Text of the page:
David Bowie performs on stage on the third and final day of 'The Nokia Isle of Wight Festival 2004' at Seaclose Park, on June 13, 2004 in Newport, UK. GETTY IMAGES/Jo Hale.
David Bowie performs on stage on the third and final day of ‘The Nokia Isle of Wight Festival 2004’ at Seaclose Park, on June 13, 2004 in Newport, UK. GETTY IMAGES/Jo Hale.

The music world lost a legend last night, when David Bowie died following an 18-month battle with cancer.

Bowie (born David Jones) took the stage name David Bowie in 1966, releasing his eponymous debut album David Bowie in 1967. Just before that record came out, Bowie released a novelty single called ‘The Laughing Gnome’, which would actually peak at #6 on the UK charts several years later, capitalizing on Bowie’s mainstream success in 1973. It sounds nothing like his later work, but then, Bowie was reinventing himself constantly.

In 1969, Bowie released his second album. This one was…also called David Bowie. Later reissues of the album changed its name to Space Oddity, the name of the opening track on the record. One that would become as iconic as Bowie himself.

In 1970, Bowie released the record that would later be identified as the moment ‘glam rock’ began. The Man Who Sold The World was much heavier than his previous work, and took him in a whole new direction.

Bowie’s next album, 1971’s Hunky Dory, was his greatest to date – it has been listed on many lists of the greatest albums of all time, including getting the #107 spot on Rolling Stone‘s ‘500 Greatest Albums’ list. It featured the classic ‘Life on Mars?’ and though the lead single ‘Changes’ didn’t make the top 40, but has gone on to become one of Bowie’s most-loved classics.

In 1972, Bowie changed musical directions again, releasing an album that would also feature prominently on the ‘greatest albums of all time’ lists – including the #35 spot on the Rolling Stone list – a loosely-defined concept album about Bowie’s alter-ego, The Rise And Fall of Ziggy Stardust and the Spiders from Mars would catapult Bowie to international stardom, featuring songs like ‘Starman’, ‘Moonage Daydream’, ‘Ziggy Stardust’ and the iconic ‘Suffragette City’.

Bowie’s next album, Aladdin Sane, was a true follow-up to Ziggy Stardust – The character of ‘Aladdin Sane’ (a pun on the phrase A Lad Insane) was really a continuation of the ‘Ziggy Stardust’ personality from the previous album. Aladdin Sane also makes several appearances on ‘greatest albums of all time’ lists, and produced the classic song ‘The Jean Genie’.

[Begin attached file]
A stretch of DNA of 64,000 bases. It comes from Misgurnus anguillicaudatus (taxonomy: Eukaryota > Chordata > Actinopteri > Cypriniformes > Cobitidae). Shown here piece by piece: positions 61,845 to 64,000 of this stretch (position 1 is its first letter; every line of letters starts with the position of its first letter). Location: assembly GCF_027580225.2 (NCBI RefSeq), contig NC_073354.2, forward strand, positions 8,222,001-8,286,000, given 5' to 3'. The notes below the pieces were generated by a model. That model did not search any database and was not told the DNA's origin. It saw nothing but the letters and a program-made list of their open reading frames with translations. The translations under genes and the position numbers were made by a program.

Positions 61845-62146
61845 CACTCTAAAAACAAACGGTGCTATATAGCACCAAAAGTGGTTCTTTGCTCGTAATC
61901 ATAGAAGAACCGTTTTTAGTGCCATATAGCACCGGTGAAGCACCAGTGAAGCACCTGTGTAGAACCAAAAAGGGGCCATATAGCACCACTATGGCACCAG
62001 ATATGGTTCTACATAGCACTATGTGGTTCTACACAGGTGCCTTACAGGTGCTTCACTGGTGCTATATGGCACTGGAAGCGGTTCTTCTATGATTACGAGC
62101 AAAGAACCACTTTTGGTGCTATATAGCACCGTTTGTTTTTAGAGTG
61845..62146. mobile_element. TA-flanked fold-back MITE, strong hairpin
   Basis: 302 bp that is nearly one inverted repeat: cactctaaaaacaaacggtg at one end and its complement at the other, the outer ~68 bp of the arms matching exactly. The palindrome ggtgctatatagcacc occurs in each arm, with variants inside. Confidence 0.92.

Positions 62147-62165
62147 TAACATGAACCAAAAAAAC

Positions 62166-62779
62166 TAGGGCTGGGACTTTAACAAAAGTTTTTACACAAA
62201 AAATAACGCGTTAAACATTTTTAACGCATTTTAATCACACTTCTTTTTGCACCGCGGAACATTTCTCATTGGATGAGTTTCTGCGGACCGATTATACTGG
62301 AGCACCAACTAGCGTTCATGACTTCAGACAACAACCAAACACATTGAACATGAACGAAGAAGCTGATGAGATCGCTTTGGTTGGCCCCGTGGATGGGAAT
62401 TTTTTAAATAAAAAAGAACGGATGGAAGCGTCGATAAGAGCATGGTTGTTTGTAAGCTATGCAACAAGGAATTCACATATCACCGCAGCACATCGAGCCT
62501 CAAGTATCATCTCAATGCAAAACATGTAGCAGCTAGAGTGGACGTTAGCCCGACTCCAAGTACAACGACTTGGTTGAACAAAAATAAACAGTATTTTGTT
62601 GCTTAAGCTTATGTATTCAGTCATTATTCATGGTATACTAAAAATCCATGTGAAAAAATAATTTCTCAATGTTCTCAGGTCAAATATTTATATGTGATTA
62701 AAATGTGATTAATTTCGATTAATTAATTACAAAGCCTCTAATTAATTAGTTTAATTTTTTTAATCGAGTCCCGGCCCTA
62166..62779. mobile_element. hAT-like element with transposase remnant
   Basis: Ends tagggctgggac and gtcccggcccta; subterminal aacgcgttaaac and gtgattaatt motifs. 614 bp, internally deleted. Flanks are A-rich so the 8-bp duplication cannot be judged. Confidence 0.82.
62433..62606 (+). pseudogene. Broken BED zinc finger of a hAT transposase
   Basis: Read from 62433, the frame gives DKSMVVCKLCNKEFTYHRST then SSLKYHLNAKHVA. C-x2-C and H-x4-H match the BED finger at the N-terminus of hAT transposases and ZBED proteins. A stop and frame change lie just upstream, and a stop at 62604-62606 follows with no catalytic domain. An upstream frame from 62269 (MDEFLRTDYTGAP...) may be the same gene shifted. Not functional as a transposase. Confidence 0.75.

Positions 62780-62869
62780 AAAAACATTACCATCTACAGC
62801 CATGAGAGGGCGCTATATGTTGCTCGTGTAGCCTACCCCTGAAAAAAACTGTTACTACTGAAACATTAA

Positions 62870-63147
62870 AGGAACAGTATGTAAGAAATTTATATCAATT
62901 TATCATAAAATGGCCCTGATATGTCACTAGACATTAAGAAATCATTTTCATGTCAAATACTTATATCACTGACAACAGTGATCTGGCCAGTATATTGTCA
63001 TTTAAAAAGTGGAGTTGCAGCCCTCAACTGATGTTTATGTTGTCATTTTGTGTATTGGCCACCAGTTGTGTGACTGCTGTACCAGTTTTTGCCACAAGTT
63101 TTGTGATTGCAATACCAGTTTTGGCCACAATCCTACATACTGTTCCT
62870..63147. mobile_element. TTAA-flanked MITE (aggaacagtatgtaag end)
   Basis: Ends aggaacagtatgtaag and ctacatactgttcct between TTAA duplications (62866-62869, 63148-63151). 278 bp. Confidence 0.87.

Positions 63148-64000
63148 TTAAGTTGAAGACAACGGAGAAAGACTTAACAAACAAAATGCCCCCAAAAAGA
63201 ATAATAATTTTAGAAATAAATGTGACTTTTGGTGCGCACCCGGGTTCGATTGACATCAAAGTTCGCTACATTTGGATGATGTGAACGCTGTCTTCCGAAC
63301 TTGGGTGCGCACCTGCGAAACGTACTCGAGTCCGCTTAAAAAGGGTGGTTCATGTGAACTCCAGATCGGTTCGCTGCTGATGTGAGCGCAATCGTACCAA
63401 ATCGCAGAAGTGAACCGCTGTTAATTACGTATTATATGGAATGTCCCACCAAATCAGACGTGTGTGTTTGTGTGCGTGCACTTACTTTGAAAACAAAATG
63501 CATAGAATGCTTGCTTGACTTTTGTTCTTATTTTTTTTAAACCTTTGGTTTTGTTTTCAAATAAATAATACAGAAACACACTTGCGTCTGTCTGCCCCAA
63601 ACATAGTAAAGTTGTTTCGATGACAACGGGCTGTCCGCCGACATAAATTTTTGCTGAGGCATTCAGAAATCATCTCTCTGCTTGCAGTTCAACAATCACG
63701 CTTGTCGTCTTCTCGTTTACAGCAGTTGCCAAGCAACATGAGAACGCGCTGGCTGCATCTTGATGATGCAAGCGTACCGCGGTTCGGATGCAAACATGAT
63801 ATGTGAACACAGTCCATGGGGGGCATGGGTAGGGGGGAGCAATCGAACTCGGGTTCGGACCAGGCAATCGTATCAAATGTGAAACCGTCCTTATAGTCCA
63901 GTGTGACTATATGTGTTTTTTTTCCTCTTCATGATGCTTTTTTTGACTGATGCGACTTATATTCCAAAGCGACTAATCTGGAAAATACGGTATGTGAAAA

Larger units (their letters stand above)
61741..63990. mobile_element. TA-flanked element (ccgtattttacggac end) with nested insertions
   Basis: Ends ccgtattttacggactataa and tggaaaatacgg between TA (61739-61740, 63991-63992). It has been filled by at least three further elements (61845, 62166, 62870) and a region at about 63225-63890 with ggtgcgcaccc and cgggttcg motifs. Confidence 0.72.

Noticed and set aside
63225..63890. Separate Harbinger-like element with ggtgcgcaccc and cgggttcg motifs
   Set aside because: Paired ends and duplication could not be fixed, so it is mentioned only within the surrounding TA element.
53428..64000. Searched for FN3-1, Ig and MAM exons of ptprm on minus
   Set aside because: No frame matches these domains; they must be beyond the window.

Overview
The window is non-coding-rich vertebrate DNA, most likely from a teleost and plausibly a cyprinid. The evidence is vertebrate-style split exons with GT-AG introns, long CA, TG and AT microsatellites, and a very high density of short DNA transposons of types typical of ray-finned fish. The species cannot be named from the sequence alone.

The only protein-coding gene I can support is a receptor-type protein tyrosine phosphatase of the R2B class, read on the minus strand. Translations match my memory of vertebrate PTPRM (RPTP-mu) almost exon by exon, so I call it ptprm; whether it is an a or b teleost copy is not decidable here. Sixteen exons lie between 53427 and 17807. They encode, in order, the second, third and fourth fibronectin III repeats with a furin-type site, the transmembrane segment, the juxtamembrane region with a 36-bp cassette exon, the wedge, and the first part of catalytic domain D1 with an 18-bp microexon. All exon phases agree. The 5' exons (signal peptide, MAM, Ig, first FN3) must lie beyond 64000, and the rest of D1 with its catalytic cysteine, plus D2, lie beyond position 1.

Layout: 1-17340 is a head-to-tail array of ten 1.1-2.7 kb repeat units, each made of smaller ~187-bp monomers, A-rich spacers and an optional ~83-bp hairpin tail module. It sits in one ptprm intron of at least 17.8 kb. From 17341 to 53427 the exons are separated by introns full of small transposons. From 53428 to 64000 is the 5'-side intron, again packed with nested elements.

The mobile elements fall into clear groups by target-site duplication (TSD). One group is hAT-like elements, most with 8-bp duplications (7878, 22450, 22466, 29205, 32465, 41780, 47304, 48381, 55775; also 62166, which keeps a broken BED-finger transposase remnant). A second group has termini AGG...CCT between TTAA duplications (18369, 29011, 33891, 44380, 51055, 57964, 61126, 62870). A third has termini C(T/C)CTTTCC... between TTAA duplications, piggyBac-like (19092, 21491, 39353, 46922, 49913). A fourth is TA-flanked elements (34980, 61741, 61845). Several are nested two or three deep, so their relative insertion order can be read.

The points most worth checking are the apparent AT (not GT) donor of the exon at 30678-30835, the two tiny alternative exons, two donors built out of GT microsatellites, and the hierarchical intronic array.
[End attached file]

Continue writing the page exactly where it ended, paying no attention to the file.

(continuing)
Bowie followed up Aladdin Sane with Pin Ups, a collection of cover songs from bands like The Who, The Kinks, and The Yardbirds. Then in 1974, he released an album that would hold the #1 spot in Canada for two weeks – Diamond Dogs was a concept album based on the George Orwell novel 1984, and is considered to be the last of Bowie’s glam era. The song ‘Rebel Rebel’ became a tour fixture for Bowie for years to come.

His next big change in musical direction led to the soul-music-influenced Young Americans album in 1975, which started a brand-new musical chapter for Bowie with songs like the title track and ‘Fame’ – one of the songs that has frequently been named as one that changed the path of rock and roll.

In 1976, Bowie made his first foray into the world of acting, starring in the science fiction film The Man Who Fell to Earth. A still from that movie became the cover of his next album, Station To Station, which produced his last great ‘character’ on an album, the Thin White Duke. It also gave us the great track ‘Golden Years’.

In 1977, Bowie began collaborating with Brian Eno on a series of projects that would end up being called ‘The Berlin Trilogy’ – The albums Low, Heroes and Lodger were released between 1977 and 1979, and gave us the avant-garde single ‘Heroes’ , from what are considered by many to be some of Bowie’s most under-rated releases.

In 1980, Bowie released his final album for the RCA label. Scary Monsters (And Super Creeps) became a return of sorts, at least in terms of commercial and financial success, as the album hit #1 in the UK and sold well in the US as well thanks in large part to the classic ‘Ashes to Ashes’.

Bowie’s next album featured three majorly successful singles. The title track of Let’s Dance hit #1 all over the world, while ‘China Girl’ and ‘Modern Love’ have become staples of his catalogue.

Through the early-to-mid-eighties, Bowie was introduced to a whole new group of fans thanks to his acting work as the Goblin King in the movie Labyrinth (and his soundtrack to the same movie), and collaborations with other greats. He teamed with Mick Jagger to record a cover of the Martha & The Vandella’s classic ‘Dancing In The Street’ and with Queen to record ‘Under Pressure’

Bowie would end up with twenty-five proper studio albums, culminating with Blackstar, which was just released this past Friday on his 69th birthday. While Bowie’s legacy is immeasurable, here is a brief overview of his influence:

Okay, that last one might have been a bit of a stretch. Thanks for the music and memories, David Bowie!